Tuesday, February 27, 2018

Tennessee Joins 20 States to End Affordable Care Act

Posted By on Tue, Feb 27, 2018 at 11:14 AM

Slatery
  • Slatery
Tennessee has joined 20 other states asking a federal court to render the Affordable Care Act (ACA) unconstitutional and stop it altogether.

Tennessee’s Attorney General Herbert H. Slatery III announced Monday that, without the individual mandate, the law is unconstitutional and he wants to kill it.

The lawsuit was filed in a federal court in Texas and on it Tennessee joins Alabama, Arizona, Arkansas, Florida, Georgia, Indiana, Kansas, Louisiana, Maine, Mississippi, Missouri, Nebraska, North Dakota, South Carolina, South Dakota, Texas, Utah, West Virginia, and Wisconsin.

The original ACA carried a mandate that everyone in the United States carry health insurance or face a penalty in the form of an extra tax. Last year, Congress passed the Tax Cuts and Jobs Act of 2017, which repealed the penalty for the individual mandate.

This, Slatery said, is the heart of the argument to kill the ACA.

“The lawsuit filed today explains that in 2012 in NFIB v. Sebelius the U.S. Supreme Court narrowly upheld the core provision of the ACA—the individual mandate—because the Court viewed ACA’s penalty for not complying with the individual mandate as a ‘tax,’ Slatery said in a statement. “But now, with the recent passage of its tax reform package—the Tax Cuts and Jobs Act of 2017—Congress has repealed this tax, while leaving the mandate in place.

“Since the Supreme Court has already held that Congress has no authority to impose the individual mandate on Americans without invoking its taxing authority, the repeal of the tax renders the individual mandate unconstitutional. And, since the ACA is dependent on the individual mandate, the ACA itself is now unconstitutional.”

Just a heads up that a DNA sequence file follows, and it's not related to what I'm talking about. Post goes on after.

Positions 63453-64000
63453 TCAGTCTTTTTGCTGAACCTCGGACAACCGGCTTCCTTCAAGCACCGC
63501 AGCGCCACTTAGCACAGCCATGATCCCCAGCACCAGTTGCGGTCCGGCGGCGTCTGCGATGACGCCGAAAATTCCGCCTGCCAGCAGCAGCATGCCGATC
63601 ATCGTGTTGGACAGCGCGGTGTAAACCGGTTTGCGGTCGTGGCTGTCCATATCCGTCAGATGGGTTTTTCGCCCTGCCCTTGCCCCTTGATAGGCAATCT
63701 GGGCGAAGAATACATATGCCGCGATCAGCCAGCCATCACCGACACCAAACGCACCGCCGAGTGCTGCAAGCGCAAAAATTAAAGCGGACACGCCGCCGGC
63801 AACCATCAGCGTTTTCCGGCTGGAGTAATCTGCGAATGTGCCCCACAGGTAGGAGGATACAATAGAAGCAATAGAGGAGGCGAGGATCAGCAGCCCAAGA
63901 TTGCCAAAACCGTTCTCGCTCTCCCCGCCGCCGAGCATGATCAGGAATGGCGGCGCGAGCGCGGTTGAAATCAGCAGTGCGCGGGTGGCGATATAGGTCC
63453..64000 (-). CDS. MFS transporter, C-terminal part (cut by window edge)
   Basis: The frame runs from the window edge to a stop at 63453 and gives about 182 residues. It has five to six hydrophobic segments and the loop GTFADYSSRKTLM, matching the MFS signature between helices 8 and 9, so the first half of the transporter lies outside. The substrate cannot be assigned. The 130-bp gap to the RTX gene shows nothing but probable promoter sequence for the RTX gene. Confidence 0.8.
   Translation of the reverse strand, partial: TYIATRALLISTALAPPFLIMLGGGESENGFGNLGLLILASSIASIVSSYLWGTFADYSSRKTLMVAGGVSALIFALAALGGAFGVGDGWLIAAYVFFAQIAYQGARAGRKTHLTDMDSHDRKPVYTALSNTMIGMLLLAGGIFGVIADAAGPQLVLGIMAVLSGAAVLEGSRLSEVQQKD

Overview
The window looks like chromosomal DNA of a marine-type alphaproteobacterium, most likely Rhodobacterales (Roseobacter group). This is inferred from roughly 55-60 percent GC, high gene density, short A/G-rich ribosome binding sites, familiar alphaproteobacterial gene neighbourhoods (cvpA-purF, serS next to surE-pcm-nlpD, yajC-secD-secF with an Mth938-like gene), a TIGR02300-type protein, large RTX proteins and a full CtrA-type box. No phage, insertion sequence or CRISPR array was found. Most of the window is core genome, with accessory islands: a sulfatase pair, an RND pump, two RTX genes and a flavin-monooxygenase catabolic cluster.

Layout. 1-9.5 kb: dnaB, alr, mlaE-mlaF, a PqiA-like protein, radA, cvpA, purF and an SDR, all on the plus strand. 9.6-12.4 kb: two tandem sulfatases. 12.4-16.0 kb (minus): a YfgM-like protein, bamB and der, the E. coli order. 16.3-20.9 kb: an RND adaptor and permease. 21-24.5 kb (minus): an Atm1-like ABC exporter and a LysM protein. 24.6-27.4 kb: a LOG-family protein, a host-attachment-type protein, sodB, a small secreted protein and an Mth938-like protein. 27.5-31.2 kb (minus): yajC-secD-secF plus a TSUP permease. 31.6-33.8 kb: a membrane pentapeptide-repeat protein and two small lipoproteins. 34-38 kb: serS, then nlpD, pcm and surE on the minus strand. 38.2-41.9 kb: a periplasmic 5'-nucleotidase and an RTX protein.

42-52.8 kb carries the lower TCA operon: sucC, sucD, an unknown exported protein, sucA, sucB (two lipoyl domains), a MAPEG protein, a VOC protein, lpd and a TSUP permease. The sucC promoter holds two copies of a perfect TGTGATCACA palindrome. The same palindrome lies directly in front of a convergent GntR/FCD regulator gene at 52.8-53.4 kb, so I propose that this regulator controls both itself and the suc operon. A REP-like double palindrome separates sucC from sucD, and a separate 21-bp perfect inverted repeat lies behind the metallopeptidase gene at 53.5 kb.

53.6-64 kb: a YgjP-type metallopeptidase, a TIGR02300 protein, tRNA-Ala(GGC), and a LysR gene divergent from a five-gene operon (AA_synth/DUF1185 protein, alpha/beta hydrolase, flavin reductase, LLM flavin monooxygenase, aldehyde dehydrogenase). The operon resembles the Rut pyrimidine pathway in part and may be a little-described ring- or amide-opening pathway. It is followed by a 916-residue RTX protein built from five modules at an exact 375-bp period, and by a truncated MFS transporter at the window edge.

The complain says the ACA “forces an unconstitutional and irrational regime onto the states and their citizens.” The attorneys general also argue that “Congress sought to do something unconstitutional: impose a mandate to obtain health insurance by requiring that most Americans ‘shall’ insure that they are ‘covered under minimum essential coverage.’”

But, as the complaint reads, “things changed on Dec 22. 2017” with the signing of the Tax Cuts and Jobs Act.

“What remains, then, is the individual mandate, without any accompanying exercise of Congress’s taxing power, which the Supreme Court already held that Congress has no authority to enact,” reads the complaint. “Not only is the individual mandate now unlawful, but this core provision is not severable from the rest of the ACA—as four Justices of the Supreme Court already concluded. In fact, Congress stated in the legislative text that the ACA does not function without the individual mandate.”
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